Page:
North Carolina Stage Company takes viewers back to the early 20th century with the British comedy of manners, Jeeves Intervenes.
Many may recall the British TV series “Jeeves and Wooster” from the early 1990s. It starred Hugh Laurie and Stephen Fry as high-class Bertie Wooster and his dependable valet, Jeeves. The show was developed from the short-stories and novels by P. G. Wodehouse, mainstays of British literature from 1915 to the ’70s. Now the venerable characters have been brought to life by playwright Margaret Raether and staged locally under the steady direction of Angie Flynn-McIver.
Michael MacCauley’s Jeeves is required to be the stoic, ever-present servant who never breaks composure. He is, however, surrounded by histrionic characters. Onstage, MacCauley manages to deliver some of the best and driest lines, drawing enormous laughs.
Scott Treadway plays Bertie Wooster, the man whose life Jeeves must keep ordered. He’s a lovable rascal who finds himself in all manner of fixes that he can’t work his way out of without the brilliant schemes of his man servant. Charlie Flynn-McIver is Bertie’s school chum, Eustace — even more of a ne’er do well than Bertie. Flynn-McIver is fun to watch in all of his exasperated glory. He implores Bertie and Jeeves to help him out-scheme his retired military Uncle Rupert who is determined to send Eustace to service in India rather than continuing to fund his playboy lifestyle. John Hall’s booming voice and towering stature make him an imposing force as Rupert.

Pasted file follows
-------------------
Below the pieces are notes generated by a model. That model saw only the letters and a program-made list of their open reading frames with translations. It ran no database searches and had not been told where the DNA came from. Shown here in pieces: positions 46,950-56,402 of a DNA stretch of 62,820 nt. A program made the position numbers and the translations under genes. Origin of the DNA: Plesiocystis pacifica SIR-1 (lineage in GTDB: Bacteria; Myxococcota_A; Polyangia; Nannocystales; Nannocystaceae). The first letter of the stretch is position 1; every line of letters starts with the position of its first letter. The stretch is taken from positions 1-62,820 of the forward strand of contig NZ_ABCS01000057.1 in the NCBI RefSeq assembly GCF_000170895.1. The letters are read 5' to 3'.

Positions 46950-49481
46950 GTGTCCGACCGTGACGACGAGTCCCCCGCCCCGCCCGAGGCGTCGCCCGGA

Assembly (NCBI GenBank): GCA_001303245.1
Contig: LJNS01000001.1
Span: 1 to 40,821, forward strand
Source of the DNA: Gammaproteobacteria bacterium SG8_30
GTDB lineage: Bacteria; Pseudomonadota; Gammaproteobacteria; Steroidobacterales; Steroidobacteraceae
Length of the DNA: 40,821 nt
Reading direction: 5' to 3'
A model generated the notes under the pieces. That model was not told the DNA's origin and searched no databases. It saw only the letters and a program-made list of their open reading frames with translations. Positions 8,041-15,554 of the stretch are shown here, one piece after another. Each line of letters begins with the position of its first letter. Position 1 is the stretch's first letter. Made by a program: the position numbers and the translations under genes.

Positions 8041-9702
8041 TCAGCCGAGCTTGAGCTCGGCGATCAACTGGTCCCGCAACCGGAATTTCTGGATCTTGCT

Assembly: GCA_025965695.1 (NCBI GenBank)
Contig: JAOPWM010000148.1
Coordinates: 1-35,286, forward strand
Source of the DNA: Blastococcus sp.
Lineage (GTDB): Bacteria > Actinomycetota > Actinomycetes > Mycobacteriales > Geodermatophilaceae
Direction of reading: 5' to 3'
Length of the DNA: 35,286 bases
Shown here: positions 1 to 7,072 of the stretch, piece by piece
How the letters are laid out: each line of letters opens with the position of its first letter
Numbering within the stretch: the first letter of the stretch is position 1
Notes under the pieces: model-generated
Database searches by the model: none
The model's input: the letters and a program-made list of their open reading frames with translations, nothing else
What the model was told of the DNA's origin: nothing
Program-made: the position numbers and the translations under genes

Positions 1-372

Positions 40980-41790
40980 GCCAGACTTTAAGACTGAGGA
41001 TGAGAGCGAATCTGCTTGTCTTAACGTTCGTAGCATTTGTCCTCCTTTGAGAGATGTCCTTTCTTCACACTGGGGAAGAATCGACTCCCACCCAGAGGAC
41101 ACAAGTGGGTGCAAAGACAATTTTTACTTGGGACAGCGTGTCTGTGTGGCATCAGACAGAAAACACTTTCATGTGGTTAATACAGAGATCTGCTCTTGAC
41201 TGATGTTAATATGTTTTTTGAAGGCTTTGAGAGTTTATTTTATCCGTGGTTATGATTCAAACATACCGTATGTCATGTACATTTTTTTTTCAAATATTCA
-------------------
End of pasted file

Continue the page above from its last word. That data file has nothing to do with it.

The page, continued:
A comedy of manners ensues as Bertie’s Aunt Agatha arrives. She wants her nephew to marry the attractive but alarmingly austere Gertrude. Callan White’s Agatha rides rough-shod over everyone, save Jeeves, who manages to always stay a step ahead. Lauren Fortuna’s Gertrude loves German philosophy and is determined to find a man she can mold into Nietzsche-like perfection. Bertie finds this concept cringe-worthy, while Eustace is oddly attracted to the idea — and Gertrude.
Scheming leads to misdirect and deception as Jeeves juggles the lives and ambitions of the characters who always circle back to him for guidance and enlightenment. At every turn there is the fear that all will be exposed. There’s also the hope that somehow it will all work out in the end, and Jeeves will make it look easy.
WHAT: Jeeves Intervenes
WHERE: North Carolina Stage Company, ncstage.org
WHEN: Through Sunday, Feb. 21. Wednesdays through Saturdays, at 7:30 p.m. and Sundays, at 2 p.m. $16-$40